Professor Carolijn van Noort from the University of West Scotland talks about her new book, which explores how China’s international political communication of the Belt and Road Initiative comprises narratives about infrastructure and the Silk Road.
Wang, "Socioeconomic determinants of fertility in rural China," 1996
Haitao Wang, M.S.
Estimates of the socioeconomic determinants of fertility in rural China are presented using micro-data from the 1991 Family Economy and Fertility Survey. Based on economic and other theories of fertility determinants, an empirical model is specified and estimated. By adding into the model interaction effects between region and other independent variables, special attention is paid to different fertility effects of the explanatory variables at different stages of socioeconomic development. The results suggest that regional socioeconomic development, women's age at marriage, and sex preference are important determinants of fertility in rural China. Education, occupation, women's rights in reproductive decisions, family planning, and family structure also have significant effects on fertility. The effect of household income on fertility is positive in less developed rural areas, but levels off with increased socioeconomic development, and even becomes negative in more developed areas. In conclusion, policy implications of the results are discussed.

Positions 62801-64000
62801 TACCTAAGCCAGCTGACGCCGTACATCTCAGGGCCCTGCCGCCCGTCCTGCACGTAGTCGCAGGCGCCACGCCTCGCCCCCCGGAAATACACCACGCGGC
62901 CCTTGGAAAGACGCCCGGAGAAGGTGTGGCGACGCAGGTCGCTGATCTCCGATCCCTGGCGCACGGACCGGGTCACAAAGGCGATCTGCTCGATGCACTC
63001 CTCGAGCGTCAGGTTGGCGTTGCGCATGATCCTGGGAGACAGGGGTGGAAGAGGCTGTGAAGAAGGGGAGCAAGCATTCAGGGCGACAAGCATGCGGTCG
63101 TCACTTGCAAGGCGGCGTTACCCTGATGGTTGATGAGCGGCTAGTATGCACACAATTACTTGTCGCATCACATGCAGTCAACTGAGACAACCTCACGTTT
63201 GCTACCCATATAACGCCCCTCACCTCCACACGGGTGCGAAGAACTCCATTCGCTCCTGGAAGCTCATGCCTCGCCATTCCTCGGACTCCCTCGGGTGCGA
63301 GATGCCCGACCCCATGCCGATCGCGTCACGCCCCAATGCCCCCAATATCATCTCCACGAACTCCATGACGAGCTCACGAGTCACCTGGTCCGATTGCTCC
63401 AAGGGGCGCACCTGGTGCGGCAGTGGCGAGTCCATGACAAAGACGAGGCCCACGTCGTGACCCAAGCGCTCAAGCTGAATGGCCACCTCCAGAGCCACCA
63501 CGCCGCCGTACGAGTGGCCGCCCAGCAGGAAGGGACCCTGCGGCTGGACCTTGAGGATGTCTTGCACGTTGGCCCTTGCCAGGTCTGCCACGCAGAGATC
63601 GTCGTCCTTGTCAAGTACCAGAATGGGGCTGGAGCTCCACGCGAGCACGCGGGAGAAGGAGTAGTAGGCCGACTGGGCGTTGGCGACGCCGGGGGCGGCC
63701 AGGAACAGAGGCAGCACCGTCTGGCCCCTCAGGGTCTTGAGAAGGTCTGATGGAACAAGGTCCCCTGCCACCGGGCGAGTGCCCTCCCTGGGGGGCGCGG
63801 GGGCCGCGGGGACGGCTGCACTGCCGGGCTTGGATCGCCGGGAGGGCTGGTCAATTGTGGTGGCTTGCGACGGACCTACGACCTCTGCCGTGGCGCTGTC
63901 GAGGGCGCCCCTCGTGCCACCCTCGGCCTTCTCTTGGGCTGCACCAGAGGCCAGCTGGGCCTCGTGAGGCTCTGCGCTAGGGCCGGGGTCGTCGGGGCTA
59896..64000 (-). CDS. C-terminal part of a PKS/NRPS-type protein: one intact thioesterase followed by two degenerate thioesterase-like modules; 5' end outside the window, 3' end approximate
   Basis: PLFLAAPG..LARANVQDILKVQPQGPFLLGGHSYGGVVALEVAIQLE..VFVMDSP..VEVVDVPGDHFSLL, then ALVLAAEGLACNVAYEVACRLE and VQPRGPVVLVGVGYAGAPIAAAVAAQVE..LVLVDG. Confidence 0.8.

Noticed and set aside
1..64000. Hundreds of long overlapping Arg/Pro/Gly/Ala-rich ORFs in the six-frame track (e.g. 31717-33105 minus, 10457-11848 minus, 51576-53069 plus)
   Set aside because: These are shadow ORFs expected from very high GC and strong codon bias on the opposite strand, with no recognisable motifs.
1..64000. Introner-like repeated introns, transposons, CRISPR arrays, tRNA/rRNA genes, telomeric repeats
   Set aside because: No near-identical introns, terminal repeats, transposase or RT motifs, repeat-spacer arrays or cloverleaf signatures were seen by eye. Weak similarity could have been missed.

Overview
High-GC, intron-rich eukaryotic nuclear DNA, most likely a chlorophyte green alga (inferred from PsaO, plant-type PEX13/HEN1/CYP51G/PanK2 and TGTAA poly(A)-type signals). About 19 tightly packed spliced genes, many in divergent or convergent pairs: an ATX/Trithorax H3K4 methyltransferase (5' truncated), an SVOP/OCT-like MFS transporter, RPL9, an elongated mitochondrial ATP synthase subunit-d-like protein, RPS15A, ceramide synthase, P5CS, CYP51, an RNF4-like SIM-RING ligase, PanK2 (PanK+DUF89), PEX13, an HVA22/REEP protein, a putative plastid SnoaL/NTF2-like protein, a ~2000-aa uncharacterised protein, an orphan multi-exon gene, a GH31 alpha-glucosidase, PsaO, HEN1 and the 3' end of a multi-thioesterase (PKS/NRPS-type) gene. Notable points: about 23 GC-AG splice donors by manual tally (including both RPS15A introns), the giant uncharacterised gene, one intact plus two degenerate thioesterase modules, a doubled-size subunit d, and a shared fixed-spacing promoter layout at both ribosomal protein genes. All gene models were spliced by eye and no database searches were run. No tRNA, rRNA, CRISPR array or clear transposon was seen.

Advisor: Heer, David M.
Please join the USC U.S.-China Institute for a look at the resurgence of classical music in China through the legacy of the Philadelphia Orchestra, from its first performances in the PRC in 1973 until its most recent tour in 2018.
Kirk Denton will look at the role of politics—especially political parties—in the establishment, administration, architectural design, and historical narratives of museums in Taiwan.